Zebco 33s & Custom Jigs For Lake Lanier Spawning Crappie

Larry Cross doesn't need expensive spinning reels to shoot docks. He loads his Zebco 33s with Custom Jigs and fills a cooler.

Brad Gill | April 1, 2007

When the author fished with Larry Cross the water was muddy, and the winds blew cold. They managed to catch 40 fish, and 20 of them were stringer worthy. Since then, as air and water temperatures have climbed, Larry has been following crappie to their spawning coves.

Larry Cross, of Buford, was feeling down right puny on the Friday I met him. Nauseous, headache, feverish, he had all the symptoms that would eventually put him in the bed for the entire weekend.

“Man, I’m ready to go fishing,” was one of the first things he said when I met him at his Buford home.

He may have felt bad, but he’d worry about recuperating once the sun went down and the crappie quit biting. Along with an approaching flu, the lake was muddy and it was so cold and windy that I stayed in my coveralls the majority of our day on the water.

Sick, nasty water and a cold day didn’t matter. On my first crappie-fishing trip to Lanier, Larry gave me a great preview on how he plans to catch shallow, spawning crappie this month. His techniques are easy, but they work.

“April is the big spawning month on Lanier,” said Larry. “I’ll catch them all the way up in two feet of water. We shoot docks every time; they’re always on docks. There’s a few docks up there that have fish on them every time.”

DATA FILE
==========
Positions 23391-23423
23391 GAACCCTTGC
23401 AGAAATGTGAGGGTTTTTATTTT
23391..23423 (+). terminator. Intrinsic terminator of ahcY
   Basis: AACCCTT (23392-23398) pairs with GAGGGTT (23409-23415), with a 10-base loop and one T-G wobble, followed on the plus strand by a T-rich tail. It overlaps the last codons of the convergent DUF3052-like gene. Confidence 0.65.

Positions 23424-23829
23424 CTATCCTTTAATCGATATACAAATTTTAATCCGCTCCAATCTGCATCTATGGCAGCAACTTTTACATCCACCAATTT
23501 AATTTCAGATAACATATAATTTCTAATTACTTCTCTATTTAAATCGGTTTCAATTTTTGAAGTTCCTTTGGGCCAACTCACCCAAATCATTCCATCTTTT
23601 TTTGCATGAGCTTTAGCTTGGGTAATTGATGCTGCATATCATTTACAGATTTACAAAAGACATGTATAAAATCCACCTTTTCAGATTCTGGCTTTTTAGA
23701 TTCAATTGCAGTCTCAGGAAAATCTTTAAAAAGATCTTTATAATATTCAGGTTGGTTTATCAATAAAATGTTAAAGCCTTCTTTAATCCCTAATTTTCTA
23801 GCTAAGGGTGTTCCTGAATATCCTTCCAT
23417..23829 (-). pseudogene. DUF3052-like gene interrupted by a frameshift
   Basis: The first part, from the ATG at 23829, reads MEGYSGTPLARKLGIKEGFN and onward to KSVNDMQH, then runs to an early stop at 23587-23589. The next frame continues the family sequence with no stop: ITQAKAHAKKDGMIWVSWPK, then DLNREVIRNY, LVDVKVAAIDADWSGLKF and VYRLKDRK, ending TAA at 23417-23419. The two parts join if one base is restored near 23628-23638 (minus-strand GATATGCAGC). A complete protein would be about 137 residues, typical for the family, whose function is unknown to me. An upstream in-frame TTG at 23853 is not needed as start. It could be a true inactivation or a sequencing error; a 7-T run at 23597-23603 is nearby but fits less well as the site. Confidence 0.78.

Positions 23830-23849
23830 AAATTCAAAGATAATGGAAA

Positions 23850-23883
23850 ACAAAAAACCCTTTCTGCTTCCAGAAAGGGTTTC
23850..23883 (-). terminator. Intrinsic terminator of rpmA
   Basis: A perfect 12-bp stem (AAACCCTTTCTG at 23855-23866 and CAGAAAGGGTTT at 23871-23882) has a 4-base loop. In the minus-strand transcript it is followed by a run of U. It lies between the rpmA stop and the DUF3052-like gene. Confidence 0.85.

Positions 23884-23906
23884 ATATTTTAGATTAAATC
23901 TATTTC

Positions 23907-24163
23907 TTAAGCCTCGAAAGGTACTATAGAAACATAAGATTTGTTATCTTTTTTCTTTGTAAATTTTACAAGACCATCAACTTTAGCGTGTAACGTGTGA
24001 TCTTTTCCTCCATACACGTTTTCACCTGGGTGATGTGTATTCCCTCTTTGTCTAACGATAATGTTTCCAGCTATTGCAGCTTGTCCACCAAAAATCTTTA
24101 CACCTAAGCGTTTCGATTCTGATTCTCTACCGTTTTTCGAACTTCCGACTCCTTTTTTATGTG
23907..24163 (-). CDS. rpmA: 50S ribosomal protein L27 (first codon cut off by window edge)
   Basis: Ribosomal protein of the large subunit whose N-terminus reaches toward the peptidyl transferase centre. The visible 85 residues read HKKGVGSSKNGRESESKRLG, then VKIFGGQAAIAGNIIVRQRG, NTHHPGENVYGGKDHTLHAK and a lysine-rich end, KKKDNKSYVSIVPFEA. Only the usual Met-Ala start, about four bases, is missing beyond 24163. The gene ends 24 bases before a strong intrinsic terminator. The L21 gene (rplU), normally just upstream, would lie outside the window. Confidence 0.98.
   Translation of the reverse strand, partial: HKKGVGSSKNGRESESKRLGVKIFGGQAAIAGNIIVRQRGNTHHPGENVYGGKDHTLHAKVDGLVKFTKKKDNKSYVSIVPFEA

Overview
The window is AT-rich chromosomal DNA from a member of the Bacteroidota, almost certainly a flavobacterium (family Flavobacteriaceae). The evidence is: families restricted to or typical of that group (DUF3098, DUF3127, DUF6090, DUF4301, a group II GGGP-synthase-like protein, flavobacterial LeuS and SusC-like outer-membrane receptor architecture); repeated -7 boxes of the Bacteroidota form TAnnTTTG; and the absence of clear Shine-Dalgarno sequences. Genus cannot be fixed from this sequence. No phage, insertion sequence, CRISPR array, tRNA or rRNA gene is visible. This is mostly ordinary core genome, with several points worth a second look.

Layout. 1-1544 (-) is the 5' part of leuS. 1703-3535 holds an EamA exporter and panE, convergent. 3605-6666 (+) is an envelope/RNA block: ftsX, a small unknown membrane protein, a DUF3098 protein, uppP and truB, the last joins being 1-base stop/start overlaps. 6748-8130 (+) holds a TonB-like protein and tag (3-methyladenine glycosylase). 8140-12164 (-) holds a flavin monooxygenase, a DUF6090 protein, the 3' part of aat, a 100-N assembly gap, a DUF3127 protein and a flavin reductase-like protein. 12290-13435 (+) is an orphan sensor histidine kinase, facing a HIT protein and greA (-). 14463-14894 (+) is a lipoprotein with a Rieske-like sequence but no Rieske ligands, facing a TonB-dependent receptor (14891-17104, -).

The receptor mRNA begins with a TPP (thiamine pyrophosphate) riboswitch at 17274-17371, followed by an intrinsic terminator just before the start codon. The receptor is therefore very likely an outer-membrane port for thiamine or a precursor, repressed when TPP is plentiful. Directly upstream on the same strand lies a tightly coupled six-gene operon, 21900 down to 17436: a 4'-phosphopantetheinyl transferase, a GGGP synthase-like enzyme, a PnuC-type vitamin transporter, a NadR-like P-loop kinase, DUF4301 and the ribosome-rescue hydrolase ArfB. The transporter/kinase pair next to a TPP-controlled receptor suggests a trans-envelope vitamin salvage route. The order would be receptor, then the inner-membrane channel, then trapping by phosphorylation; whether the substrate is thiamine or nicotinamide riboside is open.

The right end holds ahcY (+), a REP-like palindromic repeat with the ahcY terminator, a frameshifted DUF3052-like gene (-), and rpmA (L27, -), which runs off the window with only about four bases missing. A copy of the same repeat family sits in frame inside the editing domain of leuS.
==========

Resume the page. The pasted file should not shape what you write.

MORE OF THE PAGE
Although Larry lives in Buford, on the lower end of the lake, he trailers his boat to the upper end when he wants a mess of crappie — which is about three times a week.

“I’ve just never caught many crappie on the south end of the lake — it’s too clear maybe,” said Larry. “My luck comes from Balus Creek up the Chattahoochee River above Clarks Bridge and in the Chestatee River up to Yellow Creek.”

Larry and I put in at Clarks Bridge and headed up the Chattahoochee to fish a few pockets off the main river run.

“In April you can fish right across from Clarks Bridge in Limestone Creek,” said Larry. “I catch fish on about half the docks in there. Try the pockets and creeks above and below the no-wake zone at Clarks Bridge. Also, fish all those pockets and creeks in Wahoo and Little River; those pockets are real good this time of year — that’s where your best fishing is.”